UW News

October 29, 2021

UW oceanographer will study how glacial particles remove CO2 from atmosphere

white glacier with ocean in foreground

Prince William Sound, on the southern coast of Alaska’s Kenai Peninsula, is home to glaciers that make contact with the ocean. The unique marine chemistry in these environments could help scientists understand how glacial particles react with seawater and atmospheric carbon dioxide.Rob Campbell/Prince William Sound Science Center

An oceanographer at the University of Washington is part of a new project to study how glacial particles, created as glaciers grind the rock beneath them into a powder, reacts with seawater to remove carbon dioxide from the atmosphere.

Alex Gagnon, an associate professor of oceanography at the UW, is one of the investigators on a newly funded project that involves field and lab studies of a natural setting that could help understand the ocean’s role in carbon removal, which many experts believed will need to be combined with emissions reductions to address climate change.

ClimateWorks Foundation, a nonprofit based in San Francisco, and Ocean Visions, a research consortium, announced on Oct. 28 two 18-month grants to evaluate the environmental impacts of ocean-based carbon dioxide removal approaches through the study of natural environments.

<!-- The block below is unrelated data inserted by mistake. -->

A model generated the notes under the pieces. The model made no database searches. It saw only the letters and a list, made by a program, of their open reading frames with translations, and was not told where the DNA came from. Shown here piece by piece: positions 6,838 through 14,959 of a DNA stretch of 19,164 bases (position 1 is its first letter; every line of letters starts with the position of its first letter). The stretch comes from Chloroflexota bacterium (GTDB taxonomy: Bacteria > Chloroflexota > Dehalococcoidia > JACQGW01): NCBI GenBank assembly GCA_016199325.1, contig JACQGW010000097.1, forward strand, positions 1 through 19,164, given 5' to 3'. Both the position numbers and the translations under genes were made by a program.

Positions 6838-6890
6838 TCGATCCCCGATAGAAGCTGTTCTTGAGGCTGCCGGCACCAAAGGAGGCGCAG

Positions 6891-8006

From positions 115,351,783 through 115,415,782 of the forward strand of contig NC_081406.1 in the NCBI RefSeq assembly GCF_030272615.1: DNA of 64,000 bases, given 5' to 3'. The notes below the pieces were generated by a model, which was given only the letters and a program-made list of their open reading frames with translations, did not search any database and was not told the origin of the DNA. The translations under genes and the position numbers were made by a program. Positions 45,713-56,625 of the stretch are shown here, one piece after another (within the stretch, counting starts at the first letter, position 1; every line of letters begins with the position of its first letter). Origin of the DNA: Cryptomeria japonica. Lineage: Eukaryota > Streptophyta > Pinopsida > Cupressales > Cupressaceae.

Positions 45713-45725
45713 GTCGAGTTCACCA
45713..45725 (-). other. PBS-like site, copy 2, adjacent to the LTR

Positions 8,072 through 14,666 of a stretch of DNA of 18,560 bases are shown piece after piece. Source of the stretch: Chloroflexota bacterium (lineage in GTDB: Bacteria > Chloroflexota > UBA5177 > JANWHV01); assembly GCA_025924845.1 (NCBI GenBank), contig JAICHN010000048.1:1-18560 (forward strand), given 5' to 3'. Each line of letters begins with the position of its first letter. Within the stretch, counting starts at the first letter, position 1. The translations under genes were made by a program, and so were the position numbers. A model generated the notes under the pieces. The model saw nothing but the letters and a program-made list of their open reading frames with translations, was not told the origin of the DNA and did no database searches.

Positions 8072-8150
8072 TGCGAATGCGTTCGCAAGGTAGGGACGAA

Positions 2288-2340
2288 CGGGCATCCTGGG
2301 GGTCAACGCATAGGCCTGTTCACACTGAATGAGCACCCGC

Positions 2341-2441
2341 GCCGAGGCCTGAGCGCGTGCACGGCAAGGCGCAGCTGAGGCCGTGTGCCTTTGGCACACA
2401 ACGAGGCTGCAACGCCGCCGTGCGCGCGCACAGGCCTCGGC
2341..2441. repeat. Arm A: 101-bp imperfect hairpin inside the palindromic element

Ocean-based carbon dioxide removal analogues are defined as natural marine settings that remove carbon dioxide from the atmosphere via processes that could theoretically be replicated, sped up or done at larger scales.

The team’s $220,000 grant will fund a study near the edge of glaciers that contact the ocean at high tides in Alaska’s Prince William Sound. Researchers will measure the rate of addition of alkaline material from rocks surrounding the fjords, where glaciers naturally pulverize rocks and discharge fine-grained particles into the ocean. The study will measure CO2 uptake at various water depths and in the sediments to test the link between adding alkaline powder and atmospheric CO2 removal. The team will also determine how trace metals released by the rocks, such as zinc and iron, affect marine ecosystems.

The project partners are John Crusius, a UW affiliate associate professor of oceanography and research scientist at the U.S. Geological Survey’s Alaska Science Center; Rob Campbell, a biological oceanographer and chief science officer at the Prince William Sound Science Center; and Mary Margaret Stoll, a UW graduate student in oceanography.

The team will use the science center’s research vessel, the R/V New Wave, to collect samples, and then analyze them in a UW lab.

The other grant was awarded to a team at Woods Hole Oceanographic Institution that will study seasonal changes in the Mississippi River’s discharge to the Gulf of Mexico.


For more information, contact Gagnon at gagnon@uw.edu.